broad reasons for its success. The first is attention and leadership from top management. The AVF would not have come
about when it did without the leadership of President Nixon.
Within weeks of taking office in 1969, he began the planning
–3 –
process and announced the formation of the Gates Commission. Secretary of Defense Melvin Laird (under Nixon) and Secretary of Defense Caspar Weinberger (in the early 1980s, under
President Ronald Reagan) were likewise among the senior
government officials who provided strong support for the AVF.
Turning to the military, Army General Maxwell Thurman is
considered by many as the single most important person in
the history of the AVF because he taught the Pentagon how to
recruit and, by dint of personality and intellect, made the AVF
concept work throughout the 1980s.
A second contributing factor is the use of quantitative analysis to test, adjust, and evaluate AVF policies. Well-designed,
policy-relevant research to measure job performance and determine the optimum mix of quality and cost has resulted in the
proficient and committed AVF that now serves the nation.
Third is the need to develop programs for attracting the
necessary type and number of recruits. The AVF’s focus on
quality has already been discussed here. To attract high-quality
youths, the services had to develop appropriate marketing
strategies and advertising programs that explained the benefits
and opportunities of military service. The military learned that
it had to offer money for education, bonuses to enlist in certain
occupations, and enlistment tours of different lengths. It needed
to develop career opportunities that had civilian relevance and
were a good preparation for adulthood. The services also had to
develop a professional, highly trained, and motivated recruiting staff. Finally, reenlisting the most capable members was
the key to creating a truly outstanding force. Besides good pay,
careerists demanded quality-of-life benefits such as good housing, child care, health benefits, family advocacy programs, and
military stores. It was crucial that the services become “family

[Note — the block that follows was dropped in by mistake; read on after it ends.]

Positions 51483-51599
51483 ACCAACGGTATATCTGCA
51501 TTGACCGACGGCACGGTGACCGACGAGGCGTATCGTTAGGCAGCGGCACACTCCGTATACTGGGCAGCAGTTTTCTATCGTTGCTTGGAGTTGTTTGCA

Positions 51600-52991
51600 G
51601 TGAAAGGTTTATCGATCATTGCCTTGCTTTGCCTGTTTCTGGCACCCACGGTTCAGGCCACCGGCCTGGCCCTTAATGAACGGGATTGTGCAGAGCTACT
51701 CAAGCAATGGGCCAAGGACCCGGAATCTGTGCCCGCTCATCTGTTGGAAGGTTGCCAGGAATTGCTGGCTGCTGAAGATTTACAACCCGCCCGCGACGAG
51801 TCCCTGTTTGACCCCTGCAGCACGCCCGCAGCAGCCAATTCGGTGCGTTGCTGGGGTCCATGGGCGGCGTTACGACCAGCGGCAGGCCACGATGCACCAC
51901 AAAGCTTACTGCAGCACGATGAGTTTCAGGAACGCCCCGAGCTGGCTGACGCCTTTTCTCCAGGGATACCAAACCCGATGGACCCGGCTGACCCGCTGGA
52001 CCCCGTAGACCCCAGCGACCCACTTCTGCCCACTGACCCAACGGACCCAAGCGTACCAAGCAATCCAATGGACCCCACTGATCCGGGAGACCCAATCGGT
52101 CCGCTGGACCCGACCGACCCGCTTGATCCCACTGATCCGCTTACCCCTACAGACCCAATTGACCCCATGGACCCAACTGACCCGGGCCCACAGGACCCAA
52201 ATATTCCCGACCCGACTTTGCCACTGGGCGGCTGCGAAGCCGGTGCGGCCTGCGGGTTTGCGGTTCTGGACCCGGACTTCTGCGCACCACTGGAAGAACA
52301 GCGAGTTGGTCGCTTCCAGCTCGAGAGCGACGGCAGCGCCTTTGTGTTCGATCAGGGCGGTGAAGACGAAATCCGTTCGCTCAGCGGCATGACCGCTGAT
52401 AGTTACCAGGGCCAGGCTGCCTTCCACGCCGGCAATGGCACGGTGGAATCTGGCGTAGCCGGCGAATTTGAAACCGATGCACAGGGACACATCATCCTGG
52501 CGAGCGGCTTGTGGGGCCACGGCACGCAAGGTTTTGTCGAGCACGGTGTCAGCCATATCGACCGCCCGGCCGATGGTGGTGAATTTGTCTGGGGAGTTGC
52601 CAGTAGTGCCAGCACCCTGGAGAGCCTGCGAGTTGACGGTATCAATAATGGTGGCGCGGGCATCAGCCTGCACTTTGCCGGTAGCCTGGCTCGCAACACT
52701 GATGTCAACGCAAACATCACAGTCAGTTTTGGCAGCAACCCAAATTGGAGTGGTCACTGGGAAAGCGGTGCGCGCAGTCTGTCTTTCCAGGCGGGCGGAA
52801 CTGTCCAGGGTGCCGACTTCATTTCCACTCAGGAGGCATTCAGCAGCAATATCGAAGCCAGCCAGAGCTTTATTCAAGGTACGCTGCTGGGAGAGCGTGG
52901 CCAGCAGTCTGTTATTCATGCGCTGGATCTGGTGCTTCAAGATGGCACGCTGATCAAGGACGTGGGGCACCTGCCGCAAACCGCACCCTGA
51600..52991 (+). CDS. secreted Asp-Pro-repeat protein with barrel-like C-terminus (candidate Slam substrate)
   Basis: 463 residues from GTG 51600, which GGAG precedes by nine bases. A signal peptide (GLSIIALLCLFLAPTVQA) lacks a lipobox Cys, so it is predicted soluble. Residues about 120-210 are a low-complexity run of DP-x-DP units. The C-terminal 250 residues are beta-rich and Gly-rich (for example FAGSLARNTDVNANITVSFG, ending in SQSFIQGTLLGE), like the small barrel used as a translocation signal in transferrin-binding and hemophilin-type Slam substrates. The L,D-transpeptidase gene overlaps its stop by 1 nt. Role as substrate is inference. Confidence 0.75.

The fourth factor is adequate financial resources. The defense
budget must be large enough to support pay raises that keep
pace with both inflation and civilian-sector pay increases; to
provide resources for advertising, recruiters, bonuses, and educational benefits; and to fund the military retirement program
and quality-of-life initiatives.
What Does the Future Hold for the AVF?
Today, with nearly 160,000 troops engaged in Iraq and Afghanistan, the AVF is being tested again. Military commanders
continually point to the outstanding job the force is doing in
this nontraditional military conflict. Remarkably, while enlistments have fallen off, retention remains at historically high
levels. There were initial fears that soldiers would not reenlist if
they had to redeploy even once into combat zones. However, the
Army reports that some soldiers are now completing their third
and fourth tours. Through improved pay and benefits for the
military, America has demonstrated that it values an AVF. Our
troops have likewise demonstrated their commitment through
their willingness to serve.
A final judgment on the AVF has not yet been made. Indeed,
it will always be a work in progress. However, the past 30
years—and particularly the experience in Iraq and Afghanistan—demonstrate that an AVF can be sustained during both
peace and war. The dual challenges of longer periods of conflict
and recurring deployments are formidable. There are no guarantees of permanent success. But, so far, the AVF has proven to
be a resilient institution. ■
A DVD accompanying the book’s expanded edition
contains more than 2,300 primary-source documents,
including thousands of pages of government memoranda, letters, staff papers, and reports. More than
1,700 of these documents are linked from citations in
the electronic version of the book, allowing readers
to view the actual correspondence between government officials at the highest levels in context. The
DVD includes material recently declassified to support this project, memoranda between presidents and
secretaries of defense, commission and staff reports,
and even video. This rich legacy of documentation
about the all-volunteer force provides a fascinating,
behind-the-scenes look at Pentagon and White House
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I The Evolution of the All-Volunteer Force